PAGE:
Archaeologists unearth a 3000 year old city in Egypt: Lost Golden city of Luxor


The discovery of the three-millennia old ‘lost golden city’ has been hailed as one of the most important archaeological finds since Tutankhamun’s tomb. Touted as the largest ancient city ever found in Egypt, it dates to the reign of Amenhotep III, who ruled from 1391 to 1353 BC. Last year, excavations began in the area in search of the mortuary temple of King Tut. Within weeks, the team found mud bricks. What they unearthed was a city in good condition of preservation, with its walls almost intact, and rooms filled with tools. 
The dig reveals jewellery, coloured pottery and mud bricks bearing seals of Amenhotep III. According to a report, it contains a large number of ovens and kilns for making glass along with the debris of thousands of statues.  Noted archaeologist Zahi Hawass has said the city was once the largest industrial and administrative settlement of the pharaonic empire. He further said work was under way and his expects to uncover untouched tombs filled with treasure.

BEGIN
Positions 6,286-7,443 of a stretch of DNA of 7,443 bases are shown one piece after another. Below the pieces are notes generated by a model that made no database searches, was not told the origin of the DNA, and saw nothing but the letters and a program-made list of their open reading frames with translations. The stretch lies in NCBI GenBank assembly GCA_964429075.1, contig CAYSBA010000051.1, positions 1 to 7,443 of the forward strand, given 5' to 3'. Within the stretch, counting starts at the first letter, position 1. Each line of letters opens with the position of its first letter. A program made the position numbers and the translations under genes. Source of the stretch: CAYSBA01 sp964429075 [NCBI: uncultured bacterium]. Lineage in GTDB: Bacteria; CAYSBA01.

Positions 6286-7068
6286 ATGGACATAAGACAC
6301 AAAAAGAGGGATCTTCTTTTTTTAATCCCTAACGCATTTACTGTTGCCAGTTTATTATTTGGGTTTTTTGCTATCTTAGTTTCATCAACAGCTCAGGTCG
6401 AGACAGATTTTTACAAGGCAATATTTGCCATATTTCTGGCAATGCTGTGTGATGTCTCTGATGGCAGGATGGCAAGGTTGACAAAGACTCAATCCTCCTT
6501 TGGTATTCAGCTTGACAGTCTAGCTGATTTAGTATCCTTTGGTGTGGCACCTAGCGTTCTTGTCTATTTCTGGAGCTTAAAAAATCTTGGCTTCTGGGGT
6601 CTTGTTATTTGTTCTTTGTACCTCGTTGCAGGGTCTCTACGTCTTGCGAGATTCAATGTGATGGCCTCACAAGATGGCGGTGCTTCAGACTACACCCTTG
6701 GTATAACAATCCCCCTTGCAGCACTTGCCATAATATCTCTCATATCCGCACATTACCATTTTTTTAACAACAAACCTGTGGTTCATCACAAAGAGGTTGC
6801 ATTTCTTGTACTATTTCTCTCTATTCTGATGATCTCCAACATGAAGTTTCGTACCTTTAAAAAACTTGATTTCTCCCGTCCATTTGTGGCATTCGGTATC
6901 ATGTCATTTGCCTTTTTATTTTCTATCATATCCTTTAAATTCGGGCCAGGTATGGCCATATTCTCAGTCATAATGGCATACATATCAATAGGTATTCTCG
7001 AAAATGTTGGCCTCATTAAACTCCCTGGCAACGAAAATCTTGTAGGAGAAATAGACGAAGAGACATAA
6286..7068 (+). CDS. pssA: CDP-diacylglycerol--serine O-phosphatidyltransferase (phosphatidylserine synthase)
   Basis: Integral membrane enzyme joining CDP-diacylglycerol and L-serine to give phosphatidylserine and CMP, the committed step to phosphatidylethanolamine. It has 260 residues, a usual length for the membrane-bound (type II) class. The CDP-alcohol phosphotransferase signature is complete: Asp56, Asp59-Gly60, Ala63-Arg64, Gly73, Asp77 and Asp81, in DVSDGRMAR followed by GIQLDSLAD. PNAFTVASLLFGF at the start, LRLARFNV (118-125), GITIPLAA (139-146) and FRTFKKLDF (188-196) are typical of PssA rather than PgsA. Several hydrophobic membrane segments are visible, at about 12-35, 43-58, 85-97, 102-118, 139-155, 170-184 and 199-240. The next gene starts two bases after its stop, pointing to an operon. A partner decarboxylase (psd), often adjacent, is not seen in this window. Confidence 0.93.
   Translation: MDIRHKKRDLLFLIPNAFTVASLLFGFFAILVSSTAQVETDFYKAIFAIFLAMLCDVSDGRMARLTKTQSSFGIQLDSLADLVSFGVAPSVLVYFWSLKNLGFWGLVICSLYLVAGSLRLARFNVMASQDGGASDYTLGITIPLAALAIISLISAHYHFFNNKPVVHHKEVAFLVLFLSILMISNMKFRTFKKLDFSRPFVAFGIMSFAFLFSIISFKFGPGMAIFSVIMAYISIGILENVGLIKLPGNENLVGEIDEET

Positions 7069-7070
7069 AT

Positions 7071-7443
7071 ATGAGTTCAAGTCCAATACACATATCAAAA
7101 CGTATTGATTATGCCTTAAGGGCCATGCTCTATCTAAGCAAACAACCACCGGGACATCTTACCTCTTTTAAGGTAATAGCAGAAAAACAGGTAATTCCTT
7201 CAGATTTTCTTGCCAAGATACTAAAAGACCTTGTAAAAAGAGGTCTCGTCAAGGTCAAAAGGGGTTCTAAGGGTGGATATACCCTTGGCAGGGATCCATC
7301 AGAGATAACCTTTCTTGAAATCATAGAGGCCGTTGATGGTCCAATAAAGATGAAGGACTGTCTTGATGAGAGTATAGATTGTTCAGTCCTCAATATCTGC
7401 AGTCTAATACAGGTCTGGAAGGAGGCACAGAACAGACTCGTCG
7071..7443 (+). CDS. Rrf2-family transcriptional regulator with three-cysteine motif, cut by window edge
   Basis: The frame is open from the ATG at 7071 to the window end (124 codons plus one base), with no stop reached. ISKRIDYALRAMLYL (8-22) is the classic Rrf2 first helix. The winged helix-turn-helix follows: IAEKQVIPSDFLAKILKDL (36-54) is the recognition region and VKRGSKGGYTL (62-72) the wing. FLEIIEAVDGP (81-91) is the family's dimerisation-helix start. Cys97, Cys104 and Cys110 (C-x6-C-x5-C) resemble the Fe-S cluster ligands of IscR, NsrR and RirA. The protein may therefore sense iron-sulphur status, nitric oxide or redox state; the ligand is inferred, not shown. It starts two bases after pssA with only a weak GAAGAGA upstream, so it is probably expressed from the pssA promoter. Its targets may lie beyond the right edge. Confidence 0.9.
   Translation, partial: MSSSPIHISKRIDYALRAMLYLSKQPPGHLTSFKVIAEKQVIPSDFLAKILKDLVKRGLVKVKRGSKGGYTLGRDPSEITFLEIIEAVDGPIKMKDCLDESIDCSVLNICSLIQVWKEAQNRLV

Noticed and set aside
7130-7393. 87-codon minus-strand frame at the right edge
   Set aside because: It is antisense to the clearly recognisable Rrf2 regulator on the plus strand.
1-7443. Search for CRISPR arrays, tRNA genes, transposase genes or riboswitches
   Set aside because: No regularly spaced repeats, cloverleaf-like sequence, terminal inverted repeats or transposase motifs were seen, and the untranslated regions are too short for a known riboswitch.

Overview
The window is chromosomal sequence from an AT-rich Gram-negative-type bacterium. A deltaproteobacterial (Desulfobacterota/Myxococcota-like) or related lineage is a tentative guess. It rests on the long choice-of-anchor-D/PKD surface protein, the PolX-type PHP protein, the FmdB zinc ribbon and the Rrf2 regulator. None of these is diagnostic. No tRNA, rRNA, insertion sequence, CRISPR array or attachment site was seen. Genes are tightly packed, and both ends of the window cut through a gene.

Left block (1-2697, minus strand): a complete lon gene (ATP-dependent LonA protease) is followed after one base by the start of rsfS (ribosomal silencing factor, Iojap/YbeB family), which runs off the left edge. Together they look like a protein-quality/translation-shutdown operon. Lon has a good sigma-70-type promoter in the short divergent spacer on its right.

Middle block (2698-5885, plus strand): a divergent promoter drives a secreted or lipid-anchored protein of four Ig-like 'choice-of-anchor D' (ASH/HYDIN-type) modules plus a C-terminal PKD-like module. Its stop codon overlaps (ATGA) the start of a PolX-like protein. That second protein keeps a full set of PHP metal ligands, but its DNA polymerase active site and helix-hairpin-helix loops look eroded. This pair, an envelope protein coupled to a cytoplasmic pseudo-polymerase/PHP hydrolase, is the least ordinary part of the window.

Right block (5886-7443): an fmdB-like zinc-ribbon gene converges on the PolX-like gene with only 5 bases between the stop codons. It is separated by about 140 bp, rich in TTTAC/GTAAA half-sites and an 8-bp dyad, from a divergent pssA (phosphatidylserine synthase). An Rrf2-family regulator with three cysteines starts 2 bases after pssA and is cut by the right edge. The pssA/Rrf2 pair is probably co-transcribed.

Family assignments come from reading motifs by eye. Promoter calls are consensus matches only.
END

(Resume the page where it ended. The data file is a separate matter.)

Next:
Called as the ‘ancient Egyptian Pompeii’, the city was ruled by Tutankhamun’s grandfather Ling Amenhotep III, who is considered to be egypts most powerful pharaoh. It gives a rare glimpse into the lives of ancient Egyptians at a time when the empire was at its wealthiest. 


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